3. Section 30C(1) of the Social Security Contributions and Benefits Act 1992 provides as follows:
“For the purposes of any provisions of this Act relating to incapacity benefit, subject to the following provisions and save as otherwise expressly provided–
(a) a day of incapacity for work means a day on which a person is incapable of work;
(b) a period of incapacity for work means a period of 4 or more consecutive days, each of which is a day of incapacity for work; and
(c) any two such periods not separated by a period of more than 8 weeks shall be treated as one period of incapacity for work.”
4. In Chief Adjudication Officer v Astle, [1999] EWCA Civ 1003, unreported but noted at (1999) 6 JSSL 203, the claimant contended that where two periods of incapacity were linked, so that there was a single period of incapacity by virtue of that provision, he was entitled to benefit not only on the days when he was incapable of work, but also on the days when he was capable of work. That contention was rejected by the Court of Appeal, which held that the global period referred to in section 30C(1)(c) meant:
“ … a period of disability with a hole in it. The first part, when there is a disability, attracts benefit after the third day; the intervening part, when there is not, does not attract benefit; the third part, when there is again disability, does attract benefit.”
5. The claimant in this case accepts that he was not entitled to benefit on the days when he was working, but claims that, wherever there are four or more days that he was not working, he was entitled to make a fresh claim for benefit.
6. The tribunal considered that it was bound to find against the claimant by reason of the decision in Chief Adjudication Officer v Astle. I do not follow this reasoning. That case was only concerned with a claim in respect of the days when the claimant was capable of work which was sandwiched between two linked periods where he was not capable of work, where by reason of the linking the whole period was said to be one single period of disability. In this case the claimant is claiming in respect of days when he did not work.
7. The claimant’s problem in relation to weeks in which he worked is that regulation 16(1) of the Social Security (Incapacity for Work) (General) Regulations 1995 (SI 1995/331) provides, as amended from 3 April 2000, that:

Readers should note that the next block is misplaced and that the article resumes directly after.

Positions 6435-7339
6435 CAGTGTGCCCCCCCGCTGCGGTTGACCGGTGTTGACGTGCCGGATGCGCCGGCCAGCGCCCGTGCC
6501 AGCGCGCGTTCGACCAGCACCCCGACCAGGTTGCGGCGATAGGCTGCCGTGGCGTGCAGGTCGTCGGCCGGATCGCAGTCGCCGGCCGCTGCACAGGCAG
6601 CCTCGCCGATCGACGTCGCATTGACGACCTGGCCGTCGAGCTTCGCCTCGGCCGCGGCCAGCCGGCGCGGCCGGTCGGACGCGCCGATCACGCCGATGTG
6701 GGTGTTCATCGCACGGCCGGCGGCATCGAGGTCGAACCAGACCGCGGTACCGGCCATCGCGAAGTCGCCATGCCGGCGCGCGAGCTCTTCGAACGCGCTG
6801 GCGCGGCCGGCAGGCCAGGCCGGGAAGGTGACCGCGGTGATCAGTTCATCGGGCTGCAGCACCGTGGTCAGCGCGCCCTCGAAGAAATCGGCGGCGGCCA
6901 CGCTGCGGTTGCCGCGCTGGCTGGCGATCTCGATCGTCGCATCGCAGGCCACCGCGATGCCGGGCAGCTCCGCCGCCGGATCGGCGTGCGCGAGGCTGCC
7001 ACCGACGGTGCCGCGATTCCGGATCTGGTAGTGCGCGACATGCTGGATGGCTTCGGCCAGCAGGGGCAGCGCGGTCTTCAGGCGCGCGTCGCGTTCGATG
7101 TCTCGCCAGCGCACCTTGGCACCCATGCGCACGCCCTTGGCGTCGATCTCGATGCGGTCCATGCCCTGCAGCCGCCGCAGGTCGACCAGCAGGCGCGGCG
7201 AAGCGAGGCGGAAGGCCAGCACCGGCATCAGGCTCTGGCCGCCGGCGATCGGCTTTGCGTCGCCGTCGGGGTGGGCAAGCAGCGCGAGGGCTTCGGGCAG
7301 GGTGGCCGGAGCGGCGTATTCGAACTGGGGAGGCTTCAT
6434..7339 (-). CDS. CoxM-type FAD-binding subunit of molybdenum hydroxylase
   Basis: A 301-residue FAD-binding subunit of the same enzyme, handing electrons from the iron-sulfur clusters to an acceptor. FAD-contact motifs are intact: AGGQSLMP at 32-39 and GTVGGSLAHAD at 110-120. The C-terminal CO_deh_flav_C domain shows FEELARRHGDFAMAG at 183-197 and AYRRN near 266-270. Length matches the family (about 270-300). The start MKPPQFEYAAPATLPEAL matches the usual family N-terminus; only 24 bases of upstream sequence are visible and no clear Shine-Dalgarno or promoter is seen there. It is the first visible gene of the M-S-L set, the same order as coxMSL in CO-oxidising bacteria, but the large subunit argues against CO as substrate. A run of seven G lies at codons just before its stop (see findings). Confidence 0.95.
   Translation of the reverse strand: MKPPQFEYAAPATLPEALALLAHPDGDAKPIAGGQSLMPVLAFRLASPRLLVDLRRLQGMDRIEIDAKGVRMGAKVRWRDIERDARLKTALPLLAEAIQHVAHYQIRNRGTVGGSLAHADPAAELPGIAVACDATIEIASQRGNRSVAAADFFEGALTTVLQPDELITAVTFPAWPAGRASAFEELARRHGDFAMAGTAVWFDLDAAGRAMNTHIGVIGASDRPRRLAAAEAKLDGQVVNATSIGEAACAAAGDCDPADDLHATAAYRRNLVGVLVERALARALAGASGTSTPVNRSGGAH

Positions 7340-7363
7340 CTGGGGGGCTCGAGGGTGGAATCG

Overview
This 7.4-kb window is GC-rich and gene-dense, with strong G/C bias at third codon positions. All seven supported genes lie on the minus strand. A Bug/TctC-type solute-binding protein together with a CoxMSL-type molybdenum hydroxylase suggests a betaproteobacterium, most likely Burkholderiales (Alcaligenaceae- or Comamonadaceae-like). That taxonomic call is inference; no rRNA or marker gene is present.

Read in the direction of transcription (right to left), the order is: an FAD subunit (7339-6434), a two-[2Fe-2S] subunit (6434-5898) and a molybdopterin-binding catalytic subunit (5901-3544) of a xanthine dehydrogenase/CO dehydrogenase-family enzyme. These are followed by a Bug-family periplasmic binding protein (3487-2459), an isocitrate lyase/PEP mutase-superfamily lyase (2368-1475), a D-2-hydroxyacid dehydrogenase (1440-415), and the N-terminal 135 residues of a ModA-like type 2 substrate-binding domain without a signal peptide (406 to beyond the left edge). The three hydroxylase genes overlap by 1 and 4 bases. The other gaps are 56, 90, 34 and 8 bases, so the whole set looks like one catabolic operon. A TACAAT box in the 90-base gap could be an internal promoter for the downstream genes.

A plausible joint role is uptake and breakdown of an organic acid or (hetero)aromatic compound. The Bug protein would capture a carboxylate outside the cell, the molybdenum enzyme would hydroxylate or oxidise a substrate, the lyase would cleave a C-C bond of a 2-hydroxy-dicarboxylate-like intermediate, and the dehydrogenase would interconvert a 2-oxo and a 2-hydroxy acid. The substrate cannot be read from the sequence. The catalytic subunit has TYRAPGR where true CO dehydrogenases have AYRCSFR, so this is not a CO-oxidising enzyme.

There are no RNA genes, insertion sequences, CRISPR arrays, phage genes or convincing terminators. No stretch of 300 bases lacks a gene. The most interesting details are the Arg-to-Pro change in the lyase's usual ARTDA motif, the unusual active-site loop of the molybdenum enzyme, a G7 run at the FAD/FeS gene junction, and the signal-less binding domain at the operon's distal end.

“Subject to paragraphs (3) and (4) and regulation 13(3) (persons receiving certain regular treatment) a person shall be treated as capable of work on each day of any week commencing on Sunday morning during which he does work to which this regulation applies (notwithstanding that it has been determined that he is, or is to be treated under any of regulations 10 to 15 or 27 as, incapable of work or that he meets the conditions set out in regulation 28(2) for treating a person as incapable of work in accordance with the personal capability assessment) until a determination has been made in accordance with that assessment unless that work–
(a) falls into any of the categories of exempt work set out in regulation 17(1); and
(b) is done within the limits set out in regulation 17(2).”
8. Although the claimant’s work may have been exempt under regulation 17(1), it is common ground that his earnings exceeded the earnings limit in regulation 17(2). It follows that if this provision applied to the claimant, he was to be treated as capable of work on each day in any week in which he worked even though he would, but for the work, have been treated as incapable of work.
9. The claimant has contended that regulation 16(1) does not apply to him because that provision is subject, inter alia, to regulation 16(3), which, he says, does apply to him. Regulation 16(3), as amended from 3 April 2000, provides as follows:
“A person who does work to which this regulation applies in a week which is–
(a) the week in which he first becomes entitled to a benefit, allowance or advantage on account of his incapacity for work in any period; or